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What is Phishing?
Phishing refers to online fraud, in which you are tricked into revealing personal information for the purpose of identity theft (email account details, banking information, etc.). These impostors operate by impersonating businesses. The number one rule with phishing is to NEVER reply to email, text, or pop-up messages that ask for your personal or financial information. CSULB and other legitimate businesses do not ask you to send such sensitive information through these unsecure methods.
What is Spear Phishing?
Spear phishing is an email-spoofing attempt that specifically targets a specific organization or individual. It often seeks unauthorized access to sensitive information. They are known to be attempts by by perpetrators by perpetrators that are out for financial gain, trade secrets, military information, or intellectual property. Often times, the sender masquerades /(spoofs) as someone that is known by the email recipient.
What is the University Doing about Phishing?
The university's email system currently intercepts thousands of malicious email per year (spamming and phishing). Unfortunately no email system provides 100% protection, so some of the university's email system defenses rely on you – the email user.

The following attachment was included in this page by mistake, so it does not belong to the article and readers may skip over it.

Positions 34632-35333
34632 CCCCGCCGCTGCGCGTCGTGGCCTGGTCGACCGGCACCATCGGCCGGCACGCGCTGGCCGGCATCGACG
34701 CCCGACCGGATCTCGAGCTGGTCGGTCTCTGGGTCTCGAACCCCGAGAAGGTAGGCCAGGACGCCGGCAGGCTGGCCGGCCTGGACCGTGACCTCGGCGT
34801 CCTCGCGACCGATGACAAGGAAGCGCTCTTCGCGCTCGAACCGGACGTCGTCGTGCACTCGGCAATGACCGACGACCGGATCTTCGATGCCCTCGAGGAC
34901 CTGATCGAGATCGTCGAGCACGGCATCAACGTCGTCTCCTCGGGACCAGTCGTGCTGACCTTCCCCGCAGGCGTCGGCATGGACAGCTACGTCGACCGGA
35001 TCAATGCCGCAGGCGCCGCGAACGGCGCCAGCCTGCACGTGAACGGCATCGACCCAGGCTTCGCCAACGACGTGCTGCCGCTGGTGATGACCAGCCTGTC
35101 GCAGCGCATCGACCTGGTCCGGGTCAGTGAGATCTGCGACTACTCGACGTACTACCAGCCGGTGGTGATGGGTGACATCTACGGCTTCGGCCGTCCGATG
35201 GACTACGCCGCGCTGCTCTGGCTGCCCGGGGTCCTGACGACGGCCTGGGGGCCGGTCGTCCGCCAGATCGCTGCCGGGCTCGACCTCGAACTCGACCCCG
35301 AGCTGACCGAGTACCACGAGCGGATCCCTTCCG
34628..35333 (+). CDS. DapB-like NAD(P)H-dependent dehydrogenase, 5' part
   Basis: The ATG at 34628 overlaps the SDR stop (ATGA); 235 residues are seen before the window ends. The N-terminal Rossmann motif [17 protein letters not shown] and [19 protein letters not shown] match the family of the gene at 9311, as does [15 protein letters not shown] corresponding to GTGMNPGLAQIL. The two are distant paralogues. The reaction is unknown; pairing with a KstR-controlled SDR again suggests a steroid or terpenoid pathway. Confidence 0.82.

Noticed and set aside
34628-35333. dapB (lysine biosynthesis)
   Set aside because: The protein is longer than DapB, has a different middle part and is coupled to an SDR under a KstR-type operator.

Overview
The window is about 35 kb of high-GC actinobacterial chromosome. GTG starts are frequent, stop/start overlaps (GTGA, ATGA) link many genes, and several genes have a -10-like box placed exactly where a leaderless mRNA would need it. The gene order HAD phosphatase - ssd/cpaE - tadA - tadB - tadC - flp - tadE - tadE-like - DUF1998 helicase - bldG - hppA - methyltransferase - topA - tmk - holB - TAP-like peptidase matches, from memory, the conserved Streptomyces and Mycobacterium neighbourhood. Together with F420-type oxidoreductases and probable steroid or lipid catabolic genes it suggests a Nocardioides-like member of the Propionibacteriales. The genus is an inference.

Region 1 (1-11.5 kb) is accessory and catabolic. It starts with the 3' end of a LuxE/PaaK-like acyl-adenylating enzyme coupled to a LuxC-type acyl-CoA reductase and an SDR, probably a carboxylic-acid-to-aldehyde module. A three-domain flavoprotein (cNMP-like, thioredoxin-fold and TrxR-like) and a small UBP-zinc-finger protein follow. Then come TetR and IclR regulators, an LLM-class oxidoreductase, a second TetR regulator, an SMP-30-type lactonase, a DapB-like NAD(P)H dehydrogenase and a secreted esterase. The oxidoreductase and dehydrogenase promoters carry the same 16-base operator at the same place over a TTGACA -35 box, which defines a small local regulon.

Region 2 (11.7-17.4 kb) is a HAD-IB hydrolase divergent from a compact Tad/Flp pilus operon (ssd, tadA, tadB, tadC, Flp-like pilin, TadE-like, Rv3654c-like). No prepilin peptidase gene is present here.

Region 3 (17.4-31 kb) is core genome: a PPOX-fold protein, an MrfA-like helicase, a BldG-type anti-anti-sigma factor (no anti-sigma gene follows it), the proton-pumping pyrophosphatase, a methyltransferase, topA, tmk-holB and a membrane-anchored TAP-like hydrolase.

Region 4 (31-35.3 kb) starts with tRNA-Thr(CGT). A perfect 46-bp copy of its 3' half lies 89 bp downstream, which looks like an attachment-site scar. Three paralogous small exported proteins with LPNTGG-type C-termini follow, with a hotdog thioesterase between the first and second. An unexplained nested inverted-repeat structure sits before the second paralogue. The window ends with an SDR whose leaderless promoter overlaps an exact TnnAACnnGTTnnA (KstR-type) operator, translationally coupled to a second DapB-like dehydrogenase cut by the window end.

As an extra measure, as soon as ITS is alerted of any new phishing attempts targeting campus employees, links that are included in the phishing emails are blocked so that if any on-campus users attempt to click on the link, it will not work. The block, however, does not work if the phishing link is accessed when you're off campus.
How to Determine if an Email is a Phishing Attempt
If a message asks you to email your password or account details it is almost definitely a phishing email or from a website that is likely to be a fraud. CSULB will never ask you to email your password or account details. Other clues:
- The "from" address and/or the "reply-to" address are not from legitimate campus sources (gmail.com, google docs, yahoo.com, etc.)
- The message warns of a big change but has no email address or phone number for further information.
- The message has poor spelling and grammar
- The message carries a threatening tone, a sense of urgency, and/or warning if you do not comply
- It has a non-standard salutation such as "Dear account user" or "Dear valued customer"
- It uses a lot of capital letters, e.g. "Dear WEBMAIL ACCOUNT USER"
View some Examples of Phishing Messages.
View a printable poster from the SANS Institute
Click on image below to open:
Figure 1: Don't Get Hooked poster
How to Handle Phishing Emails
- Never reply to an unsolicited email that asks for your personal information. CSULB will never request personal information asking you to such info by email (i.e., your Campus ID, SSN, email password, birth date, or any account numbers). Other reputable institutions (your bank, credit card company, or loan officers) would not email you requesting you send this type of information by email either.